Science Writing Basics: Find your story and hone your pitch with Dr. Czerne Reid

 

Science Writing Pitch Flyer

Dr. Czerne Reid from the University of Florida joined us in June 2020 to teach us about finding and writing science stories as well as how to successfully pitch them to editors of science-focused mainstream publications. Dr. Reid is an accomplished science writer: she has written for National Geographic and other outlets including The (Columbia, S.C.) State newspaper, the Milwaukee Journal Sentinel, The Salinas Californian, Stanford News Service, Stanford School of Medicine Office of Communication and Public Affairs, and University of Florida Health Communications. She is co-chair of the Education Committee of the National Association of Science Writers (NASW), coordinating career development programs for graduate and undergraduate students. Here are some highlights from the workshop.

 

Key points to remember when developing a story.

Inspiration for stories can be found everywhere, so be sure to keep your “story detector” ready. Story structure is something we know innately. When we tell stories to our friends and family, we naturally include elements of narrative:

  1. Who is the main character(s)? This may be you, a researcher, or even a scientific claim.
  2. What pursuit, journey, quest, or conflict is the character engaged in?
  3. What happened along the way?
  4. What discovery did the character(s) make? What was the resolution?

We examined our pitches through the lens of these storytelling narrative techniques. For instance, I pitched my article-in-progress about zebrafish as a model organism for cancer research. As a zebrafish researcher, they are near and dear to my heart and I wanted to share their fascinating background and their versatility in medical research. Dr. Reid suggested that I pick one main character: the zebrafish or the cancer researchers. Is it a piece about the history of zebrafish? Or is it about how a particular research team uses them to study brain cancer? Once I decide, I can flesh out the rest of my story.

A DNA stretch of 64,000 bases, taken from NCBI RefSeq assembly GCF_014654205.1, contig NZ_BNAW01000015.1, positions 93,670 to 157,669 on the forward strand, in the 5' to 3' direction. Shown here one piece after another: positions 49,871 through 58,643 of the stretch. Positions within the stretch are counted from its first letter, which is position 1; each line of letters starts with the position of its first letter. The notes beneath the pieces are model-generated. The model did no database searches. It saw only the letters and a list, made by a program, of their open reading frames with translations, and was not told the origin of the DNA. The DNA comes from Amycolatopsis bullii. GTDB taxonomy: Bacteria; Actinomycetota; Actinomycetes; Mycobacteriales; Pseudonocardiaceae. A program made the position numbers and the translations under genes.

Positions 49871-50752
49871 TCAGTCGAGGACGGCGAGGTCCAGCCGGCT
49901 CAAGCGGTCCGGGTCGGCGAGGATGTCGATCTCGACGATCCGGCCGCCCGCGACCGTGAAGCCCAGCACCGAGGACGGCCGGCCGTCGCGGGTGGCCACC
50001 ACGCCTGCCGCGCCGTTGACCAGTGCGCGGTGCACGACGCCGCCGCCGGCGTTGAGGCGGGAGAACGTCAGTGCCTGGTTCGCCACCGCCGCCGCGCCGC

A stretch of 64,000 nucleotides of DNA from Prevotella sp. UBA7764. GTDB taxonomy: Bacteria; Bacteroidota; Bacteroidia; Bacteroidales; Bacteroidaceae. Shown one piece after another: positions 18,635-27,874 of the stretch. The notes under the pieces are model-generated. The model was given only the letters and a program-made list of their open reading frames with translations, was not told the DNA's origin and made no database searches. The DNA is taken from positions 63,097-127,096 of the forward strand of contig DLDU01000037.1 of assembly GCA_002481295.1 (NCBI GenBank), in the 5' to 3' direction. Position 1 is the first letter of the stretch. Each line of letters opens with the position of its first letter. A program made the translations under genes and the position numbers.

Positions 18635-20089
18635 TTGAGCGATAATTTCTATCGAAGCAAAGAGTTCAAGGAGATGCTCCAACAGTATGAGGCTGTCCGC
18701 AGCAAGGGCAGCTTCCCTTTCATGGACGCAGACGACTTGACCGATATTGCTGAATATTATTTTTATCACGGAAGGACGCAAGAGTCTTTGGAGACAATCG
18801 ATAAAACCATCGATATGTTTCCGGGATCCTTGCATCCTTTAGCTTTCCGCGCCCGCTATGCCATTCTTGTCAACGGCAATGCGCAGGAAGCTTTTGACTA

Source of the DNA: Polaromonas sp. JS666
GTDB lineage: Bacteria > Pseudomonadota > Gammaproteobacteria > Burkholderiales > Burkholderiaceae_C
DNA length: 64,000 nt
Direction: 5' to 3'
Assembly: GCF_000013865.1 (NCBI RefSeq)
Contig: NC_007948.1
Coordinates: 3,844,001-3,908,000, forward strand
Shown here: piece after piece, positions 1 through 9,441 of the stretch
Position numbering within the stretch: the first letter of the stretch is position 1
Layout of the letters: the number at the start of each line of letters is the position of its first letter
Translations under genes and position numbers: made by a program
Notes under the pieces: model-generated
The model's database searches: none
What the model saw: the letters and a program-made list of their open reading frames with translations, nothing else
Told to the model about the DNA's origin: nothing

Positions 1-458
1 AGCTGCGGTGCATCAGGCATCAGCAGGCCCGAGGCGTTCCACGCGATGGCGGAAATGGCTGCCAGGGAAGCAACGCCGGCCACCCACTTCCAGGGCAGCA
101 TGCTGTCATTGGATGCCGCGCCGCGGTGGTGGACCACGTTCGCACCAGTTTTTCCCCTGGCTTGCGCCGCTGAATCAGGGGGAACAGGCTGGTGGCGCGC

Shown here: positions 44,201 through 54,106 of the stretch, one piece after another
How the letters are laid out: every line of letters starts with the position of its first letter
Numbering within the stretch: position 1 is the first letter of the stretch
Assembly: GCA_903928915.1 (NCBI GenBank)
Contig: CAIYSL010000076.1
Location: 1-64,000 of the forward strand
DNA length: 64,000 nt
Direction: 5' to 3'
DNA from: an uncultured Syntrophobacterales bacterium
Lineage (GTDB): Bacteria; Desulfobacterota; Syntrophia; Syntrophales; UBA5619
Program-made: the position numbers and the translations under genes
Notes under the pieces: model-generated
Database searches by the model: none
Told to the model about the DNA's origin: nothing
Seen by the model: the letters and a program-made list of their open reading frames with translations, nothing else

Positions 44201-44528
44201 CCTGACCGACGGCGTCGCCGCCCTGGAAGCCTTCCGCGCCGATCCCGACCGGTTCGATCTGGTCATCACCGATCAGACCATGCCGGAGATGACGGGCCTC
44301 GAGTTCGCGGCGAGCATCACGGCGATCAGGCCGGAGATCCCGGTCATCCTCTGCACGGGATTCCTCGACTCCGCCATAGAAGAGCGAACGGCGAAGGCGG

What does a pitch look like?

As a freelance writer, always email a story pitch instead of cold-calling an editor. There is no set formula for what a pitch, or query, email looks like, although some publications have pitch guidelines like Discover and Science. Generally, a pitch email introduces the writer (you), including a link to a writing sample, and explains why you are qualified to write this story. This can be followed by why your story fits with the publication and the beginning of the story itself, keeping it to a concise 500 words or less. Don’t forget to include any initial reporting you have done, photo opportunities, or conflicts of interest. The Open Notebook Pitch Database has a variety of examples of successful pitches. 

 

How do you make sure your pitch is received?

In the subject line, be sure to include “Pitch” and a short sentence about what the story is about. Dr. Reid advised that the initial words are extremely important: some email clients truncate the subject line, limiting you to only a few words to grab the attention of the editor. Name dropping a colleague of the editor’s that you have a rapport with or who suggested you reach out is a great way to catch their attention. Seven to ten days after the initial pitch email is an appropriate time to follow up with an editor if you have not heard back. 

 

From the Q&A:

How do you get an interview?

When reaching out to a prospective interviewee, it helps to already have an assignment. At the very least, say that you are pitching to a publication, like Science Says. Don’t ask for too much time; a good rule of thumb is to ask for 15 minutes, and you may end up talking for far longer if the conversation goes well. If the prospective interviewee declines, follow up for a recommendation to interview a colleague or a student from their lab. Finally, a university or company’s public information officer is a great resource to put you in touch with the interviewee.
 

Additional resources
  • The Open Notebook (TON) has a wealth of information on many aspects of science writing.
  • The National Association of Science Writers (NASW) has many resources on pitching and publishing science stories as well as professional development programs.
  • The Council for the Advancement of Science Writing (CASW) frequently collaborates with NASW to put together the annual Science Writers conference.

Want to practice pitching and get a story published? Send us an email at davissciencesays@gmail.com.

Thank you to Dr. Reid for her time and advice.


Sydney Wyatt is a PhD student at the University of California in Davis.  For more content from the UC Davis science communication group "Science Says", follow us on Twitter @SciSays.

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